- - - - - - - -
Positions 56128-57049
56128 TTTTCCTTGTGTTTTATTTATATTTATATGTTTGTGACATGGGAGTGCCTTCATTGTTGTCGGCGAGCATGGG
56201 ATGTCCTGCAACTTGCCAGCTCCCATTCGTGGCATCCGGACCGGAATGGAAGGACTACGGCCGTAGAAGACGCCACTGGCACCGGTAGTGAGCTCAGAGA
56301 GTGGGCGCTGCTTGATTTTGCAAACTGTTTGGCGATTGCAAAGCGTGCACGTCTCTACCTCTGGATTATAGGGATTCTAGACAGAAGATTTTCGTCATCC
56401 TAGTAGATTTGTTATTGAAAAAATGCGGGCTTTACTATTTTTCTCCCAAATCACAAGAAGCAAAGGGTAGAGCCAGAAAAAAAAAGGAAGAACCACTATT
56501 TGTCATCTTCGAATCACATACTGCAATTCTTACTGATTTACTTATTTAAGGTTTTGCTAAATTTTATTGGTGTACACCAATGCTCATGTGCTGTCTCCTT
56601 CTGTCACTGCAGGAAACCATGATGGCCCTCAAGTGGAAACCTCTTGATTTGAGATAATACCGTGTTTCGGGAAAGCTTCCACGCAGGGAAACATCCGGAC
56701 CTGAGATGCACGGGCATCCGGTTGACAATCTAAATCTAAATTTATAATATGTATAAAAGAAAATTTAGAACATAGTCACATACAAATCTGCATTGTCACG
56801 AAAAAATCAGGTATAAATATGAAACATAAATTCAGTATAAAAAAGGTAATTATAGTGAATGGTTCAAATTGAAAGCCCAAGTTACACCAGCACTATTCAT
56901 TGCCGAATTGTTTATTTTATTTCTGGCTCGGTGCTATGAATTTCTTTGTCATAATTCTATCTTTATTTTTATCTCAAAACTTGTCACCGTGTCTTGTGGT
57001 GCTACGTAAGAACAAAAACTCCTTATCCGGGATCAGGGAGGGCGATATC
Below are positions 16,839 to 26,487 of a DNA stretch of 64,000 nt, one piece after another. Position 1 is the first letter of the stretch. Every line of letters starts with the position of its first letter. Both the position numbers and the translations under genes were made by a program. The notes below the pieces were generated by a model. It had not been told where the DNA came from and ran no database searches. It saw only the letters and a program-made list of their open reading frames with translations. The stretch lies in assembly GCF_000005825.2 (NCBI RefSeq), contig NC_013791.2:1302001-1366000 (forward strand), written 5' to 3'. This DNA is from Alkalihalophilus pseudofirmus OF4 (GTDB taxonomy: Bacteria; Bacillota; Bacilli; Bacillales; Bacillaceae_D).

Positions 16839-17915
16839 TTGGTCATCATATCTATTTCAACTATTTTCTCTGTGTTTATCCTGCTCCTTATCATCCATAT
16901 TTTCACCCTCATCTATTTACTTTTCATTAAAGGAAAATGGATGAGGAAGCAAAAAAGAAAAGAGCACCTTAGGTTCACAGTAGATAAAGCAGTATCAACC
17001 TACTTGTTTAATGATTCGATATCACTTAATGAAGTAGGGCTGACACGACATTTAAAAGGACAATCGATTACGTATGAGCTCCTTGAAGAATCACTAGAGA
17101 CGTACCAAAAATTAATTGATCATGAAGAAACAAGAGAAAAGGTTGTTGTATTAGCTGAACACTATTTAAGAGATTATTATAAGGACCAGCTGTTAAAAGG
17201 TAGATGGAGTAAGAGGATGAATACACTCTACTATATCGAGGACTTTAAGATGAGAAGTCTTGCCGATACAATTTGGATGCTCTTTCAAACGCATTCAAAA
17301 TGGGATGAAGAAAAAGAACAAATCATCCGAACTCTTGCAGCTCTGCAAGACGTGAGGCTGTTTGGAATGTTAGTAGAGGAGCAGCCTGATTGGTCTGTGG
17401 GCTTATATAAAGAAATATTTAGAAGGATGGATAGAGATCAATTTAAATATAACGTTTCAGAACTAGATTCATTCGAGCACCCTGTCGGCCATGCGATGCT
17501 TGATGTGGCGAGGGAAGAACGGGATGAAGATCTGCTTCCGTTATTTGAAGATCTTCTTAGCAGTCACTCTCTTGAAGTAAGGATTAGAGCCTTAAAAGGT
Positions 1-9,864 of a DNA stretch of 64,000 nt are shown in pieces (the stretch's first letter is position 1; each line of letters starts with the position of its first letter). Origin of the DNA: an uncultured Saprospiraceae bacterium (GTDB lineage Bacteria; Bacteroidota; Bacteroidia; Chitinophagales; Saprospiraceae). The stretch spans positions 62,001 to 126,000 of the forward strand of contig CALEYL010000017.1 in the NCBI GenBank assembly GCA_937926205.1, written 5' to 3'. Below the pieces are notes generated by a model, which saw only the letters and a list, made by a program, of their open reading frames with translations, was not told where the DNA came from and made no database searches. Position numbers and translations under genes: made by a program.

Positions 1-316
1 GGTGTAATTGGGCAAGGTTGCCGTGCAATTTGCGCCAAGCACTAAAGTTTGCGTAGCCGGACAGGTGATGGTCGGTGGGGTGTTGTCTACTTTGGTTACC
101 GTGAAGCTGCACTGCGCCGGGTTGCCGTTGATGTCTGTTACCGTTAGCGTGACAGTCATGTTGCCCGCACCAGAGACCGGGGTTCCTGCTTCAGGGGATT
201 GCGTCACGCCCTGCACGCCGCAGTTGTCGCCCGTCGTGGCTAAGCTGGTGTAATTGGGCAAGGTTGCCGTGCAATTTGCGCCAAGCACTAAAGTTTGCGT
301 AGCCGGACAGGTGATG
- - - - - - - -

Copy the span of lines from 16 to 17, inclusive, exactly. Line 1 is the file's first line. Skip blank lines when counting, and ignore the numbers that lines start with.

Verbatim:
17001 TACTTGTTTAATGATTCGATATCACTTAATGAAGTAGGGCTGACACGACATTTAAAAGGACAATCGATTACGTATGAGCTCCTTGAAGAATCACTAGAGA
17101 CGTACCAAAAATTAATTGATCATGAAGAAACAAGAGAAAAGGTTGTTGTATTAGCTGAACACTATTTAAGAGATTATTATAAGGACCAGCTGTTAAAAGG